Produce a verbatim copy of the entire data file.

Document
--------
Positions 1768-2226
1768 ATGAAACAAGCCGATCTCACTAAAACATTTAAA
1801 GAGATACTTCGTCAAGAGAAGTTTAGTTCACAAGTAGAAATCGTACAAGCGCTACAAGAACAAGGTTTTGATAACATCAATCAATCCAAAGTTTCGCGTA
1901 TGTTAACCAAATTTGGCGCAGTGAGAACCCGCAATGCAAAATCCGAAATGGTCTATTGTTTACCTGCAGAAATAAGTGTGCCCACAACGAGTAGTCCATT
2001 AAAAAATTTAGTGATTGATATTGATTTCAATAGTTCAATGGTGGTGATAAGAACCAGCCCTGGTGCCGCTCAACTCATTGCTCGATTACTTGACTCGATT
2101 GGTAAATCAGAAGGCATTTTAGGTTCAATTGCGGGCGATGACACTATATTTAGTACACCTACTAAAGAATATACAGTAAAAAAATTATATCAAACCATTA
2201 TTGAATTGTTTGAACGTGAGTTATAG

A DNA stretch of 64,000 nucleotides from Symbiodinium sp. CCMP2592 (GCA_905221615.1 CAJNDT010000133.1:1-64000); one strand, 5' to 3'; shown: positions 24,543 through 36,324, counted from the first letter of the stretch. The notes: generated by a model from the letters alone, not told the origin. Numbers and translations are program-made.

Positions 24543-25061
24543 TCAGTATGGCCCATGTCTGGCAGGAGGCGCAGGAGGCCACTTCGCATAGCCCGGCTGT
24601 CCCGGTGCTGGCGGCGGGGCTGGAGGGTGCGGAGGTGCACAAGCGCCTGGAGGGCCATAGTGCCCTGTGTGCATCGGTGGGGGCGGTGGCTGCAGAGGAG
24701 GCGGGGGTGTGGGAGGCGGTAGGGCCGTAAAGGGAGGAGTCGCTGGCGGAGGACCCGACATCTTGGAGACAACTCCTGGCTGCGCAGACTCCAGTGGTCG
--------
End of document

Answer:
Positions 1768-2226
1768 ATGAAACAAGCCGATCTCACTAAAACATTTAAA
1801 GAGATACTTCGTCAAGAGAAGTTTAGTTCACAAGTAGAAATCGTACAAGCGCTACAAGAACAAGGTTTTGATAACATCAATCAATCCAAAGTTTCGCGTA
1901 TGTTAACCAAATTTGGCGCAGTGAGAACCCGCAATGCAAAATCCGAAATGGTCTATTGTTTACCTGCAGAAATAAGTGTGCCCACAACGAGTAGTCCATT
2001 AAAAAATTTAGTGATTGATATTGATTTCAATAGTTCAATGGTGGTGATAAGAACCAGCCCTGGTGCCGCTCAACTCATTGCTCGATTACTTGACTCGATT
2101 GGTAAATCAGAAGGCATTTTAGGTTCAATTGCGGGCGATGACACTATATTTAGTACACCTACTAAAGAATATACAGTAAAAAAATTATATCAAACCATTA
2201 TTGAATTGTTTGAACGTGAGTTATAG

A DNA stretch of 64,000 nucleotides from Symbiodinium sp. CCMP2592 (GCA_905221615.1 CAJNDT010000133.1:1-64000); one strand, 5' to 3'; shown: positions 24,543 through 36,324, counted from the first letter of the stretch. The notes: generated by a model from the letters alone, not told the origin. Numbers and translations are program-made.

Positions 24543-25061
24543 TCAGTATGGCCCATGTCTGGCAGGAGGCGCAGGAGGCCACTTCGCATAGCCCGGCTGT
24601 CCCGGTGCTGGCGGCGGGGCTGGAGGGTGCGGAGGTGCACAAGCGCCTGGAGGGCCATAGTGCCCTGTGTGCATCGGTGGGGGCGGTGGCTGCAGAGGAG
24701 GCGGGGGTGTGGGAGGCGGTAGGGCCGTAAAGGGAGGAGTCGCTGGCGGAGGACCCGACATCTTGGAGACAACTCCTGGCTGCGCAGACTCCAGTGGTCG